Administration

The group—now suitably impressed—wants to know more about managing the ILM policies. “How can I check the threshold at which Automatic Data Optimization kicks in?” asks Jill. To see that and other parameters ILM uses, John looks at the DBA_ILMPARAMETERS view: 

select * from dba_ilmparameters;

NAME                  VALUE
———————————————————   —————
ENABLED                   1
JOB LIMIT                10
EXECUTION MODE            3
EXECUTION INTERVAL       15
TBS PERCENT USED         85
TBS PERCENT FREE         25 


The TBS PERCENT USED parameter specifies the percentage at which the tablespace is considered to be full. The value in this example is 85 percent, so the LATEST_TS tablespace was considered full when the free space earlier fell to 8.67 percent, John explains. This triggered Automatic Data Optimization’s relocation of segments to the next tier of storage. “When does it stop relocating?” asks Jill. This is where, John responds, another parameter—TBS PERCENT FREE—comes into play. The relocation of segments out of the tablespace continues until the free space percentage reaches this parameter value, 25 percent in this case. However, John cautions, this is just an estimate; Automatic Data Optimization does not guarantee that there will be that much free space.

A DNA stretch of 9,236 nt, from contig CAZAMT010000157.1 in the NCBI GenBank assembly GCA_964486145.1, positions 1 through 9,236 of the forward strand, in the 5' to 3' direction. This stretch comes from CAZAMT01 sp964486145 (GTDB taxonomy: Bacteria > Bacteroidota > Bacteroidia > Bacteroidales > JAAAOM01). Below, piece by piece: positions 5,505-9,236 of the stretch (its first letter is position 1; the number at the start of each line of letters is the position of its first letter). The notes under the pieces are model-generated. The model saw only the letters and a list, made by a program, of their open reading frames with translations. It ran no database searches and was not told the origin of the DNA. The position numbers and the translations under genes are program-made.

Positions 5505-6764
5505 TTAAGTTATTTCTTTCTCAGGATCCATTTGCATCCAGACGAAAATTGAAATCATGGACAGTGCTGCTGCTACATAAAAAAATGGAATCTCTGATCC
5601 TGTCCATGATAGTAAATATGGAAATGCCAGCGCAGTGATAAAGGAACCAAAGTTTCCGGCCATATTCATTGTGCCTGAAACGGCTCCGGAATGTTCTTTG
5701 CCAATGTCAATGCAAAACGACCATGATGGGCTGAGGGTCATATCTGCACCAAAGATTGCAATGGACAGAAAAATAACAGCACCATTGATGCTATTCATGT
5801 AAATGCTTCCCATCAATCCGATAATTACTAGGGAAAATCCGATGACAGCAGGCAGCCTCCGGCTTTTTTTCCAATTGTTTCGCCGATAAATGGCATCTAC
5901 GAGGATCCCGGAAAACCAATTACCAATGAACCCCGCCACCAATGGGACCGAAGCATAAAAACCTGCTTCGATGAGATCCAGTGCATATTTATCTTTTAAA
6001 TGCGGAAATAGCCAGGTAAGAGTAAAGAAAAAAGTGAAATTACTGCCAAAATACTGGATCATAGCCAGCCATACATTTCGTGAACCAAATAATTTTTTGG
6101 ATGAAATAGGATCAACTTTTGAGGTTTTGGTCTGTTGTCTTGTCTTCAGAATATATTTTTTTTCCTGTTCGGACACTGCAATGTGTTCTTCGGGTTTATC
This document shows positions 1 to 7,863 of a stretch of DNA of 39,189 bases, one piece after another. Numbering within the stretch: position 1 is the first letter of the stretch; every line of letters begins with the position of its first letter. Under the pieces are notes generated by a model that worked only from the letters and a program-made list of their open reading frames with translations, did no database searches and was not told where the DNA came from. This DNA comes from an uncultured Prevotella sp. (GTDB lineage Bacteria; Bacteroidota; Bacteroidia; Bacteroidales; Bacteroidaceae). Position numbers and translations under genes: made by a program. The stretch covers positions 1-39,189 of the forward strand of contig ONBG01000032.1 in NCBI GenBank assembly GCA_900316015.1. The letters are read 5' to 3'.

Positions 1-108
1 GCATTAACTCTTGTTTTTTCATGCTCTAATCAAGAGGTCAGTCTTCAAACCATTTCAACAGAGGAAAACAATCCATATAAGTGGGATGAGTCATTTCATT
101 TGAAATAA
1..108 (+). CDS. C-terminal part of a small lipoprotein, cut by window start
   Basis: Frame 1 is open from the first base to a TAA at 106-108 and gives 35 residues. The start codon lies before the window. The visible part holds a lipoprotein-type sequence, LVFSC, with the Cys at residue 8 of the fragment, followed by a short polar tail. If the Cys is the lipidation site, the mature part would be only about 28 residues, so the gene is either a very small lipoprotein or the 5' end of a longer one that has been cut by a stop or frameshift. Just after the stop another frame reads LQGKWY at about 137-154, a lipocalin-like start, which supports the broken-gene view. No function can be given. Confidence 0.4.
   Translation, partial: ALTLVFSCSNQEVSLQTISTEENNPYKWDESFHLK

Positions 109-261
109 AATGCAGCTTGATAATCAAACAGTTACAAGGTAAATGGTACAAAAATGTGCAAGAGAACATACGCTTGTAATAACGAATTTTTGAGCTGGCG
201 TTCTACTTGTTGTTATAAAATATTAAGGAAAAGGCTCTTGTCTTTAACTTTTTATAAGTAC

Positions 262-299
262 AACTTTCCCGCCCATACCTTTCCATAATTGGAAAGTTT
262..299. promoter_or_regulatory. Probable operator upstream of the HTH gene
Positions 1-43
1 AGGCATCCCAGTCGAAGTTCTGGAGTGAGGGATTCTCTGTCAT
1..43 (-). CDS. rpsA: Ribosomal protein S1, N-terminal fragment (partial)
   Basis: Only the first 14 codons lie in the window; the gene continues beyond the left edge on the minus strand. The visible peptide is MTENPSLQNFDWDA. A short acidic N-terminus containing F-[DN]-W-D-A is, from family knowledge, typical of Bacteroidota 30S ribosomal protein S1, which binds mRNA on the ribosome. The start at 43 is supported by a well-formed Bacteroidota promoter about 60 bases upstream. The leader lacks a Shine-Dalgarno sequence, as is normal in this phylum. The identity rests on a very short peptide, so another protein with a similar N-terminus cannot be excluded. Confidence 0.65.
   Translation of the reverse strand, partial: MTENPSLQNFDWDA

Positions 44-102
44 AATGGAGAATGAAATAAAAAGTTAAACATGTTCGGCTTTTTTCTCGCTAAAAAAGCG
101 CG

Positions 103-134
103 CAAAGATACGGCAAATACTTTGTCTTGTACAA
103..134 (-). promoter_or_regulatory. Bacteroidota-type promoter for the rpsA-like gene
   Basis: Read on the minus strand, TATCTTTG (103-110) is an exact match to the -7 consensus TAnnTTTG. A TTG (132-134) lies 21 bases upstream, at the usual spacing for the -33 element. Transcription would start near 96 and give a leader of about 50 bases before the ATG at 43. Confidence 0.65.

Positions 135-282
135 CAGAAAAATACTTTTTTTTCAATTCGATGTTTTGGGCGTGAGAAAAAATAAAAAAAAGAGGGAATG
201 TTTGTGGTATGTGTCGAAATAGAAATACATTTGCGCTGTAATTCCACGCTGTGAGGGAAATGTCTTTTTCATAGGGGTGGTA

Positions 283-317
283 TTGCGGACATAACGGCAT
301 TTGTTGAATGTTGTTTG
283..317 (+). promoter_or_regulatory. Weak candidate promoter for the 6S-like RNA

“Suppose I want to change the 85 percent used to consider the tablespace full,” Jill muses. “Can I change it to, say, 90 percent?” Of course, John answers, and executes the following SQL to change the parameter to 90 percent: 

begin
 dbms_ilm_admin.customize_ilm (
   dbms_ilm_admin.tbs_percent_used,
   90);
end;
/ 


Likewise, John explains, all the properties listed in the DBA_ILMPARAMETERS view can be changed with the CUSTOMIZE_ILM procedure in the DBMS_ILM_ADMIN package.

Next Steps 


READ more about Automatic Data Optimization Oracle Database
 Oracle Database VLDB and Partitioning Guide 12c Release 1 (12.1)